Special Report

Destiny lies in piles of ancient Chinese books

Destiny lies in piles of ancient Chinese books

Azmi Abubakar reads one of his 1900's Indonesian-Chinese newspaper collection at the "Museum Pustaka Peranakan Tionghoa", Tangerang, Friday, September 6, 2019. (ANTARA/Suwanti)

Azmi Abubakar (Azmi) has, since the past two decades, sought clarity on the ‘haze’ of unpleasant moments that transpired and unfair judgments against the Chinese-Indonesian community under the end of Soeharto’s regime in May 1998.

Stereotyping views on the Chinese in that era were prevalent, thus by then, he had chosen to put pen to paper.

“Books, containing facts, are here to counter any hoaxes spread in society. Negative sentiments directed towards the Chinese, in particular, did not arise all of a sudden. They were indoctrinated since many decades,” Azmi remarked as his eyes gleamed in the morning of Friday, September 6.

Despite the stigma attached to the Chinese yet being present, though lesser, Azmi too continues to endeavor to abolish the thought process and offer clarity to all that the Chinese were part of Indonesian history. In other words, he had been striving to preserve the Indonesian-Chinese intangible cultural heritage back where it belongs to.

From a book he had at the very start, later reaching two to a pile, shelf, and now reaching a couple of shelves and piles.

He claimed to currently own some 35 thousand books themed “the Chinese contribution to Indonesia, specifically over the period of the Dutch Indies colonial era to Indonesia contemporary era,” that are displayed at a private museum that he also owned.

A piece of red plank hangs above the terrace of a shophouse in BSD Serpong, South Tangerang, Banten District, about 40 kilometers away from the heart of Jakarta. Gold-painted lettering ‘Museum Pustaka Peranakan Tionghoa’ or the Museum of Indonesian-Chinese Literacy’ could be clearly seen.

Related news: Indonesia's democratic feat draws Chinese foreign minister's acclaim
Azmi Abubakar points on the plank at the "Museum Pustaka Peranakan Tionghoa", Tangerang, Friday, September 6, 2019. (ANTARA/Suwanti)

Both the color combination and typical engraved ornamentation at the edges of the plank were bold reminders of the things inside being Chinese nuanced. Thousands of Chinese books were strewn about in a dilapidated state, as their pages had turned brownish akin to old books.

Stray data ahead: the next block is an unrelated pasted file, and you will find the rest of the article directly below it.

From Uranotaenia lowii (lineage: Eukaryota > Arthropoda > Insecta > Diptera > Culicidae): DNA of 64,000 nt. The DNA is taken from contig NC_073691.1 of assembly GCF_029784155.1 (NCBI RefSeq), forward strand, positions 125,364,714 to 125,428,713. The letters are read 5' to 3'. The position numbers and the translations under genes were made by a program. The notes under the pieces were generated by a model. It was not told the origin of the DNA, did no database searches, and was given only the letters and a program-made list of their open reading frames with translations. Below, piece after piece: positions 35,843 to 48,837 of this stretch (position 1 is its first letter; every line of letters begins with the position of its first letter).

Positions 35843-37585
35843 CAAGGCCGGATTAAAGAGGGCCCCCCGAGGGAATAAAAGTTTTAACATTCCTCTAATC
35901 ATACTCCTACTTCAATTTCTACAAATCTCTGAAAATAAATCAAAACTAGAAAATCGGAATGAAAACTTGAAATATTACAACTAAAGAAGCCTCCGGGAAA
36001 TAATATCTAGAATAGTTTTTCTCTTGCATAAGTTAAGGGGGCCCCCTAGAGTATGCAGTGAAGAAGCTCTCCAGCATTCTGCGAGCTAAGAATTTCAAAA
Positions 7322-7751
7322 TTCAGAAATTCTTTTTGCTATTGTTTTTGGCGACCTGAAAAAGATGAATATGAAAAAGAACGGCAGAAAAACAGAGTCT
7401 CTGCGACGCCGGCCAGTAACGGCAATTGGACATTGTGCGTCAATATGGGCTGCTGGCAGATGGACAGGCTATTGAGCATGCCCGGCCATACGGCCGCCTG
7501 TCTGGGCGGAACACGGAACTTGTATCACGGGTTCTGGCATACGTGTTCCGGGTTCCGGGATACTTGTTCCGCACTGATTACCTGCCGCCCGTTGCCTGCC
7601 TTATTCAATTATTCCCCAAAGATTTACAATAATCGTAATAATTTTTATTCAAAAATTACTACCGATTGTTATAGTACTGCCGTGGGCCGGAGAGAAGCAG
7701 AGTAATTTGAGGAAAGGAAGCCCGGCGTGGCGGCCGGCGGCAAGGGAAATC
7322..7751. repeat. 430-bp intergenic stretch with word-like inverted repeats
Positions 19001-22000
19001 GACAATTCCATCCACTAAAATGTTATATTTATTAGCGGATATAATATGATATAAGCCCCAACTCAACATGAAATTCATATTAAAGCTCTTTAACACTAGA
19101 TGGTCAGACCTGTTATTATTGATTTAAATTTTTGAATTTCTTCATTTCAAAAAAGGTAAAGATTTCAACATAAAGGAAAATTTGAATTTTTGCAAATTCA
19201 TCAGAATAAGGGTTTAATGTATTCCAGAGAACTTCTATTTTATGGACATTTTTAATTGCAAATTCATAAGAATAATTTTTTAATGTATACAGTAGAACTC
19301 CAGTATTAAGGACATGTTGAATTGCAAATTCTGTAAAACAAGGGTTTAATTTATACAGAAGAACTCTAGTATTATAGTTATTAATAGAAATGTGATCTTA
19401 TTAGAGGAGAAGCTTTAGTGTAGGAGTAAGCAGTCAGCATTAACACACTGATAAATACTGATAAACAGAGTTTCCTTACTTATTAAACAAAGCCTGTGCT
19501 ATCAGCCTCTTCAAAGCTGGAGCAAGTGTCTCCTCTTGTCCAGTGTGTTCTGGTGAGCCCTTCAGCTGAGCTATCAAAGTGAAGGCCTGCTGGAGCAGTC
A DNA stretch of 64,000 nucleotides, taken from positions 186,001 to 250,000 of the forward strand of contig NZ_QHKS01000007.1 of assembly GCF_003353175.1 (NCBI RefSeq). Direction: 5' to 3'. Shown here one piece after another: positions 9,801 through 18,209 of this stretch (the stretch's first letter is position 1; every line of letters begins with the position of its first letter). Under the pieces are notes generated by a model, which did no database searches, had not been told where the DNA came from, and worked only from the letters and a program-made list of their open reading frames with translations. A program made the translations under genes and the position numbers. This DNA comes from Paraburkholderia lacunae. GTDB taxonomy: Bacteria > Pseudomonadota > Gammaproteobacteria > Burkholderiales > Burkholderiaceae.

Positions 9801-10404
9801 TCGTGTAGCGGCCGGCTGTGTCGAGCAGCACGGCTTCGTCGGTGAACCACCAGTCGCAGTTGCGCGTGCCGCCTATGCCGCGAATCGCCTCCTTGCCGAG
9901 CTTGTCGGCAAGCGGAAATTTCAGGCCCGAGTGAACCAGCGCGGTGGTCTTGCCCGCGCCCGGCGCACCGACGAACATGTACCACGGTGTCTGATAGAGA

“Over four thousand were about Admiral John Lie Tjeng Tjoan, a national hero in the era of the national revolution,” he explained.

The other collections were varied in nature, comprising traditional Peranakan recipe books, comics, novels, and newspaper pages.

Azmi has always upheld high ideals as is apparent from the museum being entirely self-funded since he has a professional job to earn money. He declined offers of any donors to avoid mistrustful judgment from the public, over the source being Chinese or non-Chinese.

“Both have their own stigma, and I did not want them to think that I was one-sided,” he clarified.

Related news: Three important things Indonesia has to learn from Chinese industrial film

Nonetheless, he believes that with a sufficiently high level of understanding, there should be no reason to alienate the Chinese out from the Indonesian.

This is since neither his name nor physical appearance fits into commonly Chinese. Azmi was born in Aceh’s Gayo, yet years of experience as an activist in the ‘98 events and his empathy towards it made him “an Indonesian-Chinese” itself.

This was what an analyst of Indonesian-Chinese culture Agni Malagina, views as a cultural identity in a bid to preserve cultural heritage is quite fluid.

“I can say that Azmi Abubakar was exposed, in a good way, to Chinese culture by his own experiences. And it would never be underestimated since the only thing that matters is how deep he is emotionally involved in the subject he immersed himself into,” Malagina remarked.

The fact that Azmi had an intention and mission to preserve Chinese documentation, Malagina affirmed that Azmi’s dedication and efforts to preserving Chinese documentation should be lauded. Moreover, not everyone is willing and committed to act in the ‘oldish’ field.
A comic of Indonesian-Chinese as one of the collection at the "Museum Pustaka Peranakan Tionghoa", Tangerang, as shown on Friday, September 6, 2019. (ANTARA/Suwanti)
Moreover, Malagina pointed out that the way Azmi labeled his museum as “the contribution to knowledge” was really on track, as the museum’s collections are all free to read, so students and researchers, both local and abroad, had visited the museum to look for any reference to their writing.

“The books Azmi collected are mostly rare which, if not handled by him, could be owned by collectors, who would just keep them in a bookcase without allowing anybody access to read them,” Malagina asserted.

To this end, Azmi pondered if "Museum Pustaka Peranakan Tionghoa" never existed, since he was never into this thing. He took a second to finally speak out his mind.

“There would be someone who does. Yet, the thing is the universe had chosen me instead, this such is a destiny for me,” he stated.

Related news: Indonesia becomes China's pivotal partner in cooperation: official